The world described in "Matched" does not seem all that terrible. Health and longevity by forcing good nutrition? Now there's a compelling reason to rage against the machine!
There was nothing interesting about the plot. It was a string of dystopian cliches. There was no chemistry between the main characters. I did not care about them at all and did not understand why they were attracted to each other (don't worry the author will tell you why!).
If you like Hunger Games, skip this book and pick up Divergent, or even some classics like 1984, Brave New World, The Giver, Chrysalids or Fahrenheit 451.
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3.0 out of 5 stars Clean teen read. No YA-adult crossover here. June 15 2014
By aloveofreading TOP 1000 REVIEWER
Format:Paperback
Ally Condie's Matched is yet another YA dystopian novel for readers looking for another book to cure their Hunger Games hangover. It is a love story set in a society where young girls and boys are matched by "the system." And, of course, this young girl is different from the rest of society. She doesn't fit in the system and her wrong choice will mark her as a threat that must be eliminated.

Matched is the first book in Condie's trilogy and it is a New York Times bestseller. It will do well with teens who like love triangles and love story filled with difficult choices. However, Matched has less adult-crossover appeal than other YA books. It was a light and easy read about following your heart and falling in love, but if the love story doesn't hook you, you likely won't enjoy it.

Personally, I don't like Cassia and I think her feelings for Ky make her rather shallow. She acts every bit the seventeen-year-old girl that she is and compared to other dystopian YA heroines, she's less impressive. Cassia hates the system, but she's still technically inside the system by choosing Ky over Xander. A true act of rebellion (and a more interesting story) would have been where Cassia falls in love with someone she didn't see on the screen.

And more than that, why can't she fall for Xander? A case wasn't made for why Xander isn't the right choice for her. Xander's characterization makes him the ideal match, but because he's the system's choice, Cassia won't pick him. I'd argue that she's simply at an age where the bad boy is more appealing than the right boy. Essentially, I felt the story was driven more by teen hormones than anything else. And I'm old enough to see that Cassia's treatment of Xander makes her not worthy of either boy's affection.
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Most recent customer reviews
4.0 out of 5 stars Four Stars
A really good book
Published 1 month ago by Caroline Losier Hachey
5.0 out of 5 stars Good book series!
These are great books for your adult and teenagers alike! We were very excited to get the books so quickly!
Published 3 months ago by Michele Trickey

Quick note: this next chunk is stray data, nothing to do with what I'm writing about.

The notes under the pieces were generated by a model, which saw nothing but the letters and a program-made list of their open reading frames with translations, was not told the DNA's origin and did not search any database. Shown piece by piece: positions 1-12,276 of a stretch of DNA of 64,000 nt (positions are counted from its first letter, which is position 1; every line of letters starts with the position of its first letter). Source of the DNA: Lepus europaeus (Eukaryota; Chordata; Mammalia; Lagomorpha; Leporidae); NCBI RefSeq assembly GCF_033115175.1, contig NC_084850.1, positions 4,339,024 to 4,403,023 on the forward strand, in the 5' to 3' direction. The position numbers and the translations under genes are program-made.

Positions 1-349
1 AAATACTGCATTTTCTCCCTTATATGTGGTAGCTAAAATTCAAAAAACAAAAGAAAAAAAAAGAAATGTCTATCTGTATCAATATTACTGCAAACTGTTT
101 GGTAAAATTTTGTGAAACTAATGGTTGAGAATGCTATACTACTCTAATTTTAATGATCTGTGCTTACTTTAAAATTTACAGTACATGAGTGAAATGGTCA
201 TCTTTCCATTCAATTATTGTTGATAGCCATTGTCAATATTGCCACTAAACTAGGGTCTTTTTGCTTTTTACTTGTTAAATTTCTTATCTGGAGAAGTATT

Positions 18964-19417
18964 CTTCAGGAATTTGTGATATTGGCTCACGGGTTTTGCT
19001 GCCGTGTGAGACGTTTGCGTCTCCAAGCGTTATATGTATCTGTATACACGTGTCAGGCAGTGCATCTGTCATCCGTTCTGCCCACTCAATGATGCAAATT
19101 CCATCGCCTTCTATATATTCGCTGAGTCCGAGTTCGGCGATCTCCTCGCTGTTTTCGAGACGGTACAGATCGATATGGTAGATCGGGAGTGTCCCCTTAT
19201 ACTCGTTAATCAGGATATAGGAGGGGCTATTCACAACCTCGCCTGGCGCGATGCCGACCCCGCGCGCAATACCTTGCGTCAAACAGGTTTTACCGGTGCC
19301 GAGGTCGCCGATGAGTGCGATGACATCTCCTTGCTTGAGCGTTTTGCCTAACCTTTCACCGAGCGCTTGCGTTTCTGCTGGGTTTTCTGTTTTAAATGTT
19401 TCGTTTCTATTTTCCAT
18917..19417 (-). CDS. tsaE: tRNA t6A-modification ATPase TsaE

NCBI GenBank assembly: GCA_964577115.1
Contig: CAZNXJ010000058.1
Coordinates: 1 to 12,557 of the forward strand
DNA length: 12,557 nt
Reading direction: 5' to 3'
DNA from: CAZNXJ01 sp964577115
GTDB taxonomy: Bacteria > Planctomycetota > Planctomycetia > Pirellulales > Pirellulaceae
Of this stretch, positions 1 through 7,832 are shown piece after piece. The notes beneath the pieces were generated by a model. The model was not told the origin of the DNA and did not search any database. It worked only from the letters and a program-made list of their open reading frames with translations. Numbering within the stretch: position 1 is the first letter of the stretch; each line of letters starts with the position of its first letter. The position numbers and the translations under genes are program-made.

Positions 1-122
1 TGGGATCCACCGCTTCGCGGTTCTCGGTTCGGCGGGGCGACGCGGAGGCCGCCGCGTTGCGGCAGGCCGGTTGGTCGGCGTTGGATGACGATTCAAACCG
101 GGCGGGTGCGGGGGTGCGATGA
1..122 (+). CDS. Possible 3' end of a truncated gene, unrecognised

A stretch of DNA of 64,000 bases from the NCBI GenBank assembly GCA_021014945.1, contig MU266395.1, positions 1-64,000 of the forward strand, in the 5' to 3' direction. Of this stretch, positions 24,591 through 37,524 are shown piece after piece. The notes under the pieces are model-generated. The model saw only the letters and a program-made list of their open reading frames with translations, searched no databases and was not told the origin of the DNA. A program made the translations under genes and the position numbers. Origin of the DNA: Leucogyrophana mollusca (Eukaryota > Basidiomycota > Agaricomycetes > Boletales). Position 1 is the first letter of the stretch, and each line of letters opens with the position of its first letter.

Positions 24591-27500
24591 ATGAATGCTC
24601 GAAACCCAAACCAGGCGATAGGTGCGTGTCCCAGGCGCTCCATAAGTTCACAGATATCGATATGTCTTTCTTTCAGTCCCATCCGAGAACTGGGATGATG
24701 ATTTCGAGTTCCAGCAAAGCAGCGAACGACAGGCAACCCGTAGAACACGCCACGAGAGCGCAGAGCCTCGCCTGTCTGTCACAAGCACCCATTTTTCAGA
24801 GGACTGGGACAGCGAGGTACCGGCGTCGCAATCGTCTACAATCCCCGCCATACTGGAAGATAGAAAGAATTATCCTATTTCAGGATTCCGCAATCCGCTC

5.0 out of 5 stars Good series
This was the first new world book I've read so I might be biased but I think it had a good story just wished the series and as storngly as it started
Published 7 months ago by Sam
3.0 out of 5 stars Books and Bindings Review
2.5 stars

I can see why people said Matched was a complete copy of The Giver basing from the “forced utopia” world that they lived in. Read more
Published 14 months ago by Andrea K.
4.0 out of 5 stars 3.5 Stars
I've been wanting to read this series for a really long time, due to all the hype around it. I'm glad I finally got the chance to start it! It started off good with Matched. Read more
Published 18 months ago by SIKBookReviewer
4.0 out of 5 stars Great Book!
Matched is an amazing book that I recommend to girls and boys between the ages of 12-16! The book is somewhat predictable, not many twists, but still a quick & easy read. Read more
Published 18 months ago by Isabella
5.0 out of 5 stars good book
the book came on time. it was in mint condition and was bent or torn from shipping. if you like this author give it a read it is a good book so far!
Published on Sept. 13 2012 by nighthunter
5.0 out of 5 stars A stunning book.
The world this author has created is so realistic, so eerily spot on to what we are setting ourselves up to be it's almost scary. Read more
Published on Jan. 29 2012 by snow
4.0 out of 5 stars Good dystopian fiction
Summary
Cassia is pretty happy with her life. She has a good family, good friends, and she's finally on her way to her matching ceremony where her real future will begin! Read more
Published on Sept. 28 2011 by J. Scully
5.0 out of 5 stars Scary new world
Cassia lives in the perfect Society. She attends a school with the optimum of classes perfectly designed to provide her with the education she will need for her future employment. Read more
Published on Sept. 7 2011 by Heather Pearson